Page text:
I love a Diane Lane travel romcom. Okay, so there are only two: Under the Tuscan Sun (2003) and Paris Can Wait (2016). And while the former is a superior film in my book, the Paris Can Wait filming locations are so prolific and pretty. It takes home the gold in the locations category.
Paris Can Wait follows Diane Lane’s Anne who finds herself road-tripping from Cannes to Paris with her husband’s colleague. What should be a nine-hour drive turns into a meandering overnight expedition of riverside picnics, UNESCO World Heritage sites, Roman ruins and fine dining. The film’s plot could easily be a French road trip itinerary.
Director Eleanor Coppola (yes, wife of Francis Ford) cooks a sickly sweet movie that does not quite leave you satisfied at the end. But she shot Paris Can Wait entirely on location. What the film lacks in nutritional value, it more than makes up for in authentic and gorgeous filming locations across the south of France including Cannes, Lyon, Vienne, Vezelay and of course Paris. So, let’s dive into the Paris Can Wait film locations!
Where Was Paris Can Wait Filmed?
Paris Can Wait Filming Locations in France
1. Hotel in Cannes
The first Paris Can Wait filming location is in Cannes, specifically the hotel where Anne and her husband Michael (Alec Baldwin) are staying. He’s a film producer and he is in town for the famous Cannes Film Festival, the 68th edition.
I cannot find the hotel where they stayed, but the view from their hotel room window is actually of the Cannes skyline. This makes me think their hotel is not on the Croisette but somewhere where the coastline rounds off so you can look back on the town. The hotel has blue umbrellas too. Not knowing which hotel it is will drive me up the wall.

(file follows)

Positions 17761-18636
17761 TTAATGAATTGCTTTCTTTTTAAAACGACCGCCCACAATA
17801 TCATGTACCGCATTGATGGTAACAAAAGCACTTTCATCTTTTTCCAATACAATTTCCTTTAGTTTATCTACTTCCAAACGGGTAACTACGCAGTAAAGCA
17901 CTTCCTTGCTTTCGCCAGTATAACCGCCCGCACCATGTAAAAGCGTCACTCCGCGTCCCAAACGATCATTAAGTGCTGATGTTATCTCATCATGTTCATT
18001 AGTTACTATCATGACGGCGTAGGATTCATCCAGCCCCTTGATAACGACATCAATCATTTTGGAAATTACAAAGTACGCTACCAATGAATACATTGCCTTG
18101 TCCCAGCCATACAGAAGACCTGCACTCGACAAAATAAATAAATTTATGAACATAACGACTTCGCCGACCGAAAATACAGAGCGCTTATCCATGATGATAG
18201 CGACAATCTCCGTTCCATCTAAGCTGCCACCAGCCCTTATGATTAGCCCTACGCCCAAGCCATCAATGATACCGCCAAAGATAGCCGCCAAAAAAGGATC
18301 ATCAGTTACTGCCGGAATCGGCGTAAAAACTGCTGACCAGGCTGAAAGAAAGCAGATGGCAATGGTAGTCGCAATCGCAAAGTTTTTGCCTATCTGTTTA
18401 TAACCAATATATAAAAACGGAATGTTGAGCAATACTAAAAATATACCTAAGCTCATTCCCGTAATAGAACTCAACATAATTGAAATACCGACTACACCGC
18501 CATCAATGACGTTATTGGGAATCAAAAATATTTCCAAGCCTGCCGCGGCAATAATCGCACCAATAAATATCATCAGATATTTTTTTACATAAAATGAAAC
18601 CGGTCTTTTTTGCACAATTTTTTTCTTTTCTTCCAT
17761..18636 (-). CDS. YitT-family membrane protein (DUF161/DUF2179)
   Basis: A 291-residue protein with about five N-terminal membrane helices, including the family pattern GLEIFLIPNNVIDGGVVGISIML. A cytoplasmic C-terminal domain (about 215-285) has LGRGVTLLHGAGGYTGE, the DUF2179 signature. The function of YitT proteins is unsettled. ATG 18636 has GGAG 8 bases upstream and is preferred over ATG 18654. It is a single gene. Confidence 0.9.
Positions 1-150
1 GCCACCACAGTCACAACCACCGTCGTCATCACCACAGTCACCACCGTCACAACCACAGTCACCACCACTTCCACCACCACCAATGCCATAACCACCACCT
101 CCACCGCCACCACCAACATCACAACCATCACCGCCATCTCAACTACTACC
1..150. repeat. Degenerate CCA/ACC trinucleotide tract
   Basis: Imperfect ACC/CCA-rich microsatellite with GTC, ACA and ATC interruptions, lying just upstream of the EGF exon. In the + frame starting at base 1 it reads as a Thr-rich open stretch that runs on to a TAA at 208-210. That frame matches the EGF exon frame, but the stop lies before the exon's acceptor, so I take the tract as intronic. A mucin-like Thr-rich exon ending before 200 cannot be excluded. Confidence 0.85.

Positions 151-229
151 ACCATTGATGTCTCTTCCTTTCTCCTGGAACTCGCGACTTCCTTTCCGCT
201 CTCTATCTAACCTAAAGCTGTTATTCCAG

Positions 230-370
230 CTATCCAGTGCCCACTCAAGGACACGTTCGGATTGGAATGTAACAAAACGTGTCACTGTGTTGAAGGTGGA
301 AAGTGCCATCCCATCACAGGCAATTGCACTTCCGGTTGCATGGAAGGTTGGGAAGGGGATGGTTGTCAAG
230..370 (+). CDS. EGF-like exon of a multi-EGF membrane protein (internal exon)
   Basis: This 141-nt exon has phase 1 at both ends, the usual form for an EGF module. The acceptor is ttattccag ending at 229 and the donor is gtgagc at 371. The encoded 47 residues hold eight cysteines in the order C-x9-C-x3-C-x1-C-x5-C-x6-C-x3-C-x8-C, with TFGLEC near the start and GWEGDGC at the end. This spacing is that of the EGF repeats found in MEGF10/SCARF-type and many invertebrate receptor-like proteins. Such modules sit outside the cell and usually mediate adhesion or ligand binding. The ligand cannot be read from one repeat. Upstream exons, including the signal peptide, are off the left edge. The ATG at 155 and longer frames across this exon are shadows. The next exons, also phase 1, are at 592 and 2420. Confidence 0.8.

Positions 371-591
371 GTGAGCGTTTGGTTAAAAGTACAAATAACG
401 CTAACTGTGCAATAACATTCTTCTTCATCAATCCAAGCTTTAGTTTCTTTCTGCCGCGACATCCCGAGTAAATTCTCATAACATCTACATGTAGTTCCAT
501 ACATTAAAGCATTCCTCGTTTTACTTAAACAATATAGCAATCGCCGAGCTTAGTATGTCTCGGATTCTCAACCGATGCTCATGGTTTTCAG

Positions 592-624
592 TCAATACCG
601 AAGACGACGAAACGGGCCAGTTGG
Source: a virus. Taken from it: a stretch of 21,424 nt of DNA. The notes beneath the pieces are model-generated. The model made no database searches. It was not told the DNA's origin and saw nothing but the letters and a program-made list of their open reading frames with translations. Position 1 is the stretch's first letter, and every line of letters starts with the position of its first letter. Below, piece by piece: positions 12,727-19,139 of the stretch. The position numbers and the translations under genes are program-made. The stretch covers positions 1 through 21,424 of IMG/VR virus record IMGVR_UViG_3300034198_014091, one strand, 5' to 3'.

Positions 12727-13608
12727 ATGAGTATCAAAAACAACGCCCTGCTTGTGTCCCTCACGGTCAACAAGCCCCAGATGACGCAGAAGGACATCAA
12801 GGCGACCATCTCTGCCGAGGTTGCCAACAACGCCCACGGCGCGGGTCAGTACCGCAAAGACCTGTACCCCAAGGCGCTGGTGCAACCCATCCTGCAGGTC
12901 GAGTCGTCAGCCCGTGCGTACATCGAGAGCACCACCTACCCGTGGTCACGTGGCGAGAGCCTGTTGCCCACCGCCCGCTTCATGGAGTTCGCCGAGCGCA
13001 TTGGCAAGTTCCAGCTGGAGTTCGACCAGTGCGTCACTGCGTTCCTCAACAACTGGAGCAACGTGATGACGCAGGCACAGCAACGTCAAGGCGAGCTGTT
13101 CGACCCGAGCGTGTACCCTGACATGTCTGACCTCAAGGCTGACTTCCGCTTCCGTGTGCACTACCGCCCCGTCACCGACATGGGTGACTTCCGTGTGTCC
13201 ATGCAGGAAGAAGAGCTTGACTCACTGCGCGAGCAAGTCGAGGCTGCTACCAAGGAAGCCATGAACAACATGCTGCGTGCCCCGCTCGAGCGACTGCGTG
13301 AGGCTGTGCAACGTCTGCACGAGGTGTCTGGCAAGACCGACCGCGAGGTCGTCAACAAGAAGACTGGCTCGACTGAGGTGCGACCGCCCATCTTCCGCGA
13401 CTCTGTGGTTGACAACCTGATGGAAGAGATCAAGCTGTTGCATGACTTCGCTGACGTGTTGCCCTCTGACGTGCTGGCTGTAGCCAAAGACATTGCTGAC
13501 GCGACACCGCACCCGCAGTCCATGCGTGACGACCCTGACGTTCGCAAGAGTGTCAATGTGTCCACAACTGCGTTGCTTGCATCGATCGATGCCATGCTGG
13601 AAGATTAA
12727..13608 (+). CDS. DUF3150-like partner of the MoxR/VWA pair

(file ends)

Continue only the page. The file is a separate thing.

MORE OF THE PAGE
But I’ve had the great pleasure of attending the Cannes Film Festival and wrote many, many guides on the experience which you can find below.
2. Croisette, Cannes
On their way to their private aeroplane, Anne and Michael’s taxi drives down the Croisette, the main road/strip that runs parallel to Cannes beach. They drive past the Hotel Carlton, which featured in To Catch a Thief (1955). Unfortunately, I am not sure of the restaurant in Cannes where Jacques, Anne’s driver and road trip companion, takes her.
3. Montagne Sainte-Victoire
Back on the road, Jacques points out Saint-Victoire Mountain range to Anne. This means they must be driving down the A8 road. Jacques tells us that Cézanne painted a beautiful picture of this mountain.
Jacques has turned off the A8 and is now driving along the D973Y. He points out a hilltop town with “old stone walls and a castle” which is Lauris. He continues his historic commentary by explaining that Provence has its name because it was a “province” of Rome. I’m assuming that Lauris was a former Roman hangout.
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5. Pont Du Gard
Anne can’t hide her excitement at driving through lavender fields, which are extremely close to the next Paris Can Wait film location. Jacques takes her to Pont du Gard, an aqueduct the Romans built in the 1st century. It’s an impressively intact structure and a popular tourist attraction. This is where Anne and Jacques stumble across an ice cream cart and Jacques tells her to order the noisette (hazelnut), cassis (blackcurrant) and fraise des bois (wild strawberry) flavours.
So, she gets three ice cream cones! Why the heck not, right?
6. Pont Routier de Lattre de Tassigny, Vienne
Their last stop of the day is Vienne, a former major hub for the Romans. They drive across the Pont Routier de Lattre de Tassigny bridge to enter the city. You can clearly see The Chapel of Our Lady of Pipet on top of the hill and Abbaye de Saint-André-le-Bas de Vienne on the banks of the river.
7. Les Jardins D’epicure, Bray-et-Lû
The Paris Can Wait restaurant locations are definitely the most sought after among fans, yet so few are named in the film! Luckily, I know one. Unluckily, it is not on their road-tripping route in real life. The hotel where Anne and Jacques stay and dine in Vienne is Les Jardins D’Epicure in Bray-et-Lû, just northwest of Paris.